Introduction: The following article gives a play by play analysis of a competitive career fair at a college. The company representative, Kevin Kuzma, explains how a shrinking job market has made the job pool competitive and even changed the demeaner of students attending career fairs. Kevin defines this as, “The New Breed of Career Fair-Goers.”
The job pool is extremely competitive … and its waters might just be filled with blood.
The new breed of college graduates is a different animal. If you haven’t met them yet, your eventual confrontation could be an intense one.
At a few minutes after 10, the doors were opened and from there it was a flood — a three hour-long deluge of awkward hellos, business card and resume exchanges, and intense questioning. The job fair was set up in a gymnasium on a small university campus, and the latest crop of would-be professionals moved around the floor with more athletic agility than would have been thought possible in business attire. The employers’ booths were arranged in a large ring around the edges of a gymnasium, and inside that was a smaller one that made it easier for the fair-goers to circle and circle until there was a clear opening on either side to strike.
They pretended to wait politely for several minutes a few feet behind their fellow grads as they visited with the various employer representatives. But once a conversation ended, another graduate would pounce.
“I’m Ellen,” one young lady said – without hello – in a tone that was notable not for politeness, but for its veiled threat. I had my back turned to take a drink to sooth my vocal cords. I waited for her to continue with “ … pay attention to me or else I’ll hurt you badly.” But instead there was silence and I eventually responded in the most congenial way I believe I’ve ever said hello to a stranger so slight of size.
This was my third career fair at my alma mater, each one becoming more and more competitive as the job market shrinks. This one came amidst the Occupy Wall Street movement, as people organize nationwide to protest a host of issues, including student loan amounts and the corresponding lack of job possibilities. I like to attend this fair every fall to help out fellow alumnus and to meet the students who are taking some of the classes I enjoyed at a time that was a bit more careless than my life is now. They are learning from the same instructors I treasured, who made such an impact on me and my career, and the campus when the leaves turn is a stunning sight.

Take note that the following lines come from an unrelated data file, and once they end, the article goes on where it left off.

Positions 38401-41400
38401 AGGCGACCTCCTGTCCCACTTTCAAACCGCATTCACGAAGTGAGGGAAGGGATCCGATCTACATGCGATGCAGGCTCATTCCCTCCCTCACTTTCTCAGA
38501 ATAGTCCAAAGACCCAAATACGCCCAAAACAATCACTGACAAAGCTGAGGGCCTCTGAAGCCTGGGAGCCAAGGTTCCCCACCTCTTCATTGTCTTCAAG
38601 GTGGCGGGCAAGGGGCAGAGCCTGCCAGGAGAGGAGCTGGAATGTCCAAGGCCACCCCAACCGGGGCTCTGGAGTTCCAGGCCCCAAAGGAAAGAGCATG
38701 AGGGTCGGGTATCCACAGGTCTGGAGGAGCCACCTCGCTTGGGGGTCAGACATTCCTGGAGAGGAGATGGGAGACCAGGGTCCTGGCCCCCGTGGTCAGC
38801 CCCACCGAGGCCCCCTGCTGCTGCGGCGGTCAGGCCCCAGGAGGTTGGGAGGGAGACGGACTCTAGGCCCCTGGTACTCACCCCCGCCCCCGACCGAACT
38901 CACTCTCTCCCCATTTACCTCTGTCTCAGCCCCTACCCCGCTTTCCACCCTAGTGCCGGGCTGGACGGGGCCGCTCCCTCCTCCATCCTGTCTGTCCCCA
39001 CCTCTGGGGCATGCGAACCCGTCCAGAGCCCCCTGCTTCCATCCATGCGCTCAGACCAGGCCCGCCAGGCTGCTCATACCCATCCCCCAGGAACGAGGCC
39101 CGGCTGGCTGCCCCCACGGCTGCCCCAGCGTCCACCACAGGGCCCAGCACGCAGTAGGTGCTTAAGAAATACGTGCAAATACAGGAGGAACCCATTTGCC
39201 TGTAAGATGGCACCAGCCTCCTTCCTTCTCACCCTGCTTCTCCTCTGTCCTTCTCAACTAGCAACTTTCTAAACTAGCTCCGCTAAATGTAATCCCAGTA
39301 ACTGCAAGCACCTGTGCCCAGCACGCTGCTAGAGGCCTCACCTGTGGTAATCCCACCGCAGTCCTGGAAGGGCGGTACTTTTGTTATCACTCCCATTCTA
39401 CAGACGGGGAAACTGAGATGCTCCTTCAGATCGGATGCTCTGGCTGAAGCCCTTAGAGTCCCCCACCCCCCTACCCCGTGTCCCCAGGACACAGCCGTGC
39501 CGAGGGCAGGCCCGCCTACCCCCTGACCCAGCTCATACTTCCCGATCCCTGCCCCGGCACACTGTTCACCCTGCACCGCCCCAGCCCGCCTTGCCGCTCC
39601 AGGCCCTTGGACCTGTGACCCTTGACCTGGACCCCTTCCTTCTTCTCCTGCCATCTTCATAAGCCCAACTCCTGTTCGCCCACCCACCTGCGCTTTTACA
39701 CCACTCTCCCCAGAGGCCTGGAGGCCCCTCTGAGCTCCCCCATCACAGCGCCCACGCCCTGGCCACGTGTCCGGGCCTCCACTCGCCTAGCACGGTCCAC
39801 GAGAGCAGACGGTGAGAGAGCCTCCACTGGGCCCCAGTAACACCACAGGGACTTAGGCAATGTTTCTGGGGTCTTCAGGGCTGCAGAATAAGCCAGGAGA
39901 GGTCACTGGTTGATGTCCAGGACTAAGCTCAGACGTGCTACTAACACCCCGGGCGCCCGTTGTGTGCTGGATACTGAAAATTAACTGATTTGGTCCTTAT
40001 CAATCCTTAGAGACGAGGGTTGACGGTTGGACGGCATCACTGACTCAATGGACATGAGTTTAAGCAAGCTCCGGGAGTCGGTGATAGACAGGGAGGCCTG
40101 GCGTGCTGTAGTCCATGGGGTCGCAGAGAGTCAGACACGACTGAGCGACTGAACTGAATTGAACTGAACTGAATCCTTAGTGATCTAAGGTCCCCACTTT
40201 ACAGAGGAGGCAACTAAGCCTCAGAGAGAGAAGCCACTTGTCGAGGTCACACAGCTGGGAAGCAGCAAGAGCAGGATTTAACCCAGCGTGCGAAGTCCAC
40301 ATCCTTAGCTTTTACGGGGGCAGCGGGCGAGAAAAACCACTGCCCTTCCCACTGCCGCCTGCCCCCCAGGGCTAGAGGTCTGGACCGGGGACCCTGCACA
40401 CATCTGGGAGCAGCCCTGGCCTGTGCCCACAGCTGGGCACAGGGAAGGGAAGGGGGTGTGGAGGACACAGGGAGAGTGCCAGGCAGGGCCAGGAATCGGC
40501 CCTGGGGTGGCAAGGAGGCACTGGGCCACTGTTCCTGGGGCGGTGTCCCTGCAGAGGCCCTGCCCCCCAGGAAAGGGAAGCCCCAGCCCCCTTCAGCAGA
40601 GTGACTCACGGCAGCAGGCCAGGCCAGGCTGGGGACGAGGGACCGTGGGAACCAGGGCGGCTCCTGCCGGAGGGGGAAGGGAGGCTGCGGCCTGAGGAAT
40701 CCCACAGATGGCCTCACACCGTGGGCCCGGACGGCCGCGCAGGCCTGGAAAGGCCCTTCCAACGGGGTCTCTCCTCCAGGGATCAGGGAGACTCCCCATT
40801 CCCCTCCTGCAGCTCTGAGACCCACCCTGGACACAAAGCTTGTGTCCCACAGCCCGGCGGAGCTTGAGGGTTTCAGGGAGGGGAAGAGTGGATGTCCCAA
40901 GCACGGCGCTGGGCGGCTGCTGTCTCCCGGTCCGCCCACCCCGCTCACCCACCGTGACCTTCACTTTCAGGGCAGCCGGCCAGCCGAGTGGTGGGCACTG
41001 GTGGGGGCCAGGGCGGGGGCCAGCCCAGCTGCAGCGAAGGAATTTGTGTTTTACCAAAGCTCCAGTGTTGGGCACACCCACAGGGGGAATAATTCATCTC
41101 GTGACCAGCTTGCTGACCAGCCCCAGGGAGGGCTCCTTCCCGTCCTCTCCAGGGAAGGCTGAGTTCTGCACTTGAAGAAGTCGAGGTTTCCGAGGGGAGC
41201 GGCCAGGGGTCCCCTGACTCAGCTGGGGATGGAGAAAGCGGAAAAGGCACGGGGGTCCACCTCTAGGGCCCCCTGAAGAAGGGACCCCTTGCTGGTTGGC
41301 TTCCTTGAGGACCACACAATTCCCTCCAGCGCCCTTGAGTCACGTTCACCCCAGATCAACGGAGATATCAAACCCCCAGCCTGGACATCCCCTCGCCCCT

In the past, it’s been a pleasure to chat with them and catch up on what’s been happening on campus. On the drive in, for example, I noticed some major enhancements to the science center and the construction of a new quad next door to the journalism building. The grads were not interested in talking about these topics. There wasn’t time.
This new crop of students who know how desperate the job market is was too busy promoting their personal blogs, inquiring seriously about paid positions, weighing the option of taking another unpaid internship or not to make themselves appear attractive to employers, and asking whether or not our company was hiring. Apparently some companies come to campus with the intent of branding their organization, but not posing any real opportunities for the employing the graduates.
I pity those poor companies. If they survived those previous career fairs, then I’d say they were fortunate to escape – to be set free. I’d also guess they will not likely be on the career fair circuit again until some spots in their companies come open.
We saw the usual mixture of applicants. The sharp, the clueless, the ones who could be sharp, and mostly the ones who fit somewhere in the middle. The sharp ones had researched our company and made it appear as though we were the only organization present they were considering. They could talk about our company’s culture, its clients, its purpose, and so on. And there were others who asked us to tell them to describe our company, though they claimed to be real students of our field. I spoke with them all with the usual mixture of adulation and sorrow.
In the day’s most original moment, a young gentleman walked up and asked my colleague and I, “What are you selling?” Initially I was taken aback, but then I realized that might have been the most philosophical question posed to us. The only unfortunate part was, as creative as his approach, he was looking for a job in a field entirely unrelated to our work.
By 1 o’clock, it was over. An entire school’s optimistic graduates, soon-to-be-graduates and internship seekers had made the rounds. Many of the other companies had torn down their booths (or perhaps it had been done for them) and had already gone while there was still a line at ours. We stayed until every last person had been heard from. We’d managed to find a few prospects for jobs and internships. We’d also managed to find a new perspective.
The labor force is tightening and incoming graduates must be more polished than they’ve ever been. Even the ones who understand that might not succeed. A great deal of success has to do with timing, with chance, with who you know, and it makes those of us who have found good work all the more appreciative for having escaped the frightening unknown.
This article is syndicated with the permission of CareerCollegeCentral.com and Kevin Kuzma, Online Editor
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